Nepal is a country located in Asia with name that begins with letter N. The democratic Federal Republic of Nepal is located in South Asia and borders Tibet (China) in the north and India in the west, south and east. A large part of the Himalayas lies in the north and east of the country. With Mount Everest, the highest point on earth is on Nepalese soil (8,848 m) and with it a total of seven of the ten highest mountains in the world.
Approx. 30 million people live in the country, which can be roughly divided into three regions:
- The high mountain region with altitudes above 4,877 m.
- The low mountain range, which takes up about 67% of the land area and is dominated by the Mahabharat and Churia Mountains. The capital Kathmandu with around 1 million residents is also located here.
- The Terai with heights of 70 to 150 m forms the Nepalese part of the Ganges Although it controls only 20% of the land area, it is home to just under half of the population. Check Countryaah to find more countries that begin with letter N.
Entry and visa
For Nepal, a passport that is still valid for at least 6 months (from the day of departure) and a visa are required. The visa is conveniently available upon entry.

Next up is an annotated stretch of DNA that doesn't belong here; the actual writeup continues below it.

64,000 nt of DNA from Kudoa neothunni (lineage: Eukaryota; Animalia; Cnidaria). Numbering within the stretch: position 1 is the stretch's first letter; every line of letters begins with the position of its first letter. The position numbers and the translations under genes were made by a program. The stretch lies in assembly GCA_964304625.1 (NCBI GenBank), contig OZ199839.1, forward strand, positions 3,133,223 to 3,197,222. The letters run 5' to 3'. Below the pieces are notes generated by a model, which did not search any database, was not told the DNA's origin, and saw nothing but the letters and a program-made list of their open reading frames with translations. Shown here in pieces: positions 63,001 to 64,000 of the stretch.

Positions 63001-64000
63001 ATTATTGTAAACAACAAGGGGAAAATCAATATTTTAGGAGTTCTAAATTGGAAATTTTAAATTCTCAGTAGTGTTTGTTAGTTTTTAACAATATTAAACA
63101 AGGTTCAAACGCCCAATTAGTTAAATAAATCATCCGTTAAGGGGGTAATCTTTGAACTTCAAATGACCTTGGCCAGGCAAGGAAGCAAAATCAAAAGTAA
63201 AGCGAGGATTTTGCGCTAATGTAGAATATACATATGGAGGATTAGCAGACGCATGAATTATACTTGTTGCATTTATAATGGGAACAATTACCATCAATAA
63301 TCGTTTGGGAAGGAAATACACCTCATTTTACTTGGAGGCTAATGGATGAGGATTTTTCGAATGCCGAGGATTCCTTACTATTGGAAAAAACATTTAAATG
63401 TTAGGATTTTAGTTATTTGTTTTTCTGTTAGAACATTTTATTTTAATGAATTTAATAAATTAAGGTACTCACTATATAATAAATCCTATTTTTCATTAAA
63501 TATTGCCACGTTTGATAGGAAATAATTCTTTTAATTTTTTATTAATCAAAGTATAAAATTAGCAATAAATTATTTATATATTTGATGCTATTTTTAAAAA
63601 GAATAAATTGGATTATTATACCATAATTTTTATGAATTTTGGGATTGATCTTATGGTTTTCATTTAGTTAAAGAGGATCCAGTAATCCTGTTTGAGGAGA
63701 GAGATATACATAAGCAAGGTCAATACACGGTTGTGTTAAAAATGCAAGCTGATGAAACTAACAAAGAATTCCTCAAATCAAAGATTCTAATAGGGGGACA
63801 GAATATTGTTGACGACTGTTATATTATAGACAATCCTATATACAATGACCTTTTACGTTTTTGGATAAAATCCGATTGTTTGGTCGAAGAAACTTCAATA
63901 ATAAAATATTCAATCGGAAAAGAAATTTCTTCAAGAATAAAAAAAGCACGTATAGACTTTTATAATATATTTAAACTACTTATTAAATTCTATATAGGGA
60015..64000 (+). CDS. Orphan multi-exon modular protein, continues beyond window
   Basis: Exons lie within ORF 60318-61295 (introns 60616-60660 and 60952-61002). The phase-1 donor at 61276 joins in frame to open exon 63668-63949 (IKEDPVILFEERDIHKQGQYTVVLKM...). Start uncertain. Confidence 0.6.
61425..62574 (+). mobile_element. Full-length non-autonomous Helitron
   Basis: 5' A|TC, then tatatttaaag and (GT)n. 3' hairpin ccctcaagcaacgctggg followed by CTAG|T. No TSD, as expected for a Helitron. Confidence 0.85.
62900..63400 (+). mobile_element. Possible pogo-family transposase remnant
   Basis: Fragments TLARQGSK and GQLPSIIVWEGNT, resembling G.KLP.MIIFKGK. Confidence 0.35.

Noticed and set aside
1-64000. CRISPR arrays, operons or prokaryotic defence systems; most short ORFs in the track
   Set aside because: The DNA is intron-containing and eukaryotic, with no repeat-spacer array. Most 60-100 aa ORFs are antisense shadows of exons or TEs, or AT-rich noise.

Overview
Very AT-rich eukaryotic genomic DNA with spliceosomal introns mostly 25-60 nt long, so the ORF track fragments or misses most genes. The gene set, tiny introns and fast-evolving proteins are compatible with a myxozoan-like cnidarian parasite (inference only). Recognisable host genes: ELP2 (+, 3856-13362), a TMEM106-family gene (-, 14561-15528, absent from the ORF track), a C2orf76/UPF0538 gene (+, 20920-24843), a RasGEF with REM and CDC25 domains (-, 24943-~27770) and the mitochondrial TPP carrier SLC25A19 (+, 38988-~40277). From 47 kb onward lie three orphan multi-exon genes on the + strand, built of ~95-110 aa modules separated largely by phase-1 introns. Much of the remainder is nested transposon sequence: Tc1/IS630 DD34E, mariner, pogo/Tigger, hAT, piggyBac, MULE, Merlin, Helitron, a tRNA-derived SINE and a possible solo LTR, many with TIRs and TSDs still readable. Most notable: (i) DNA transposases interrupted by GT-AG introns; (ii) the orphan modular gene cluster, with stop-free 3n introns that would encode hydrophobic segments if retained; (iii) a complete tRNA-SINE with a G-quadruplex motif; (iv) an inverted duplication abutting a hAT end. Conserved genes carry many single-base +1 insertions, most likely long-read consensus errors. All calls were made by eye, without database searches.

Due to the extreme height differences within Nepal, there are a large number of climatic zones. In the regions of Dolpo and Mustang, summer is a very good time to travel because the main Himalayan ridge keeps the monsoons off. The best travel time for higher altitude trekking in Nepal south of the main Himalayan ridge is before the monsoon between March and April and after the monsoon at the beginning of the dry season in October and November. The months of December, January and February are ideal for exploring the culture in the Kathmandu Valley and Pokhara and hiking in the promising Himalayan foothills. In the mountains, different temperatures and weather conditions must be expected at all times.
Food and drink
The water from the pipes is not suitable for drinking. Please only drink water from purchased bottles, boiled or filtered water!
The Nepalese national dish is Daal Bhaat: rice with a seasoned lentil sauce and curry vegetables. It is often served with saag (chard), pickles and papadam (a thin, deep-fried flatbread made from lentil flour).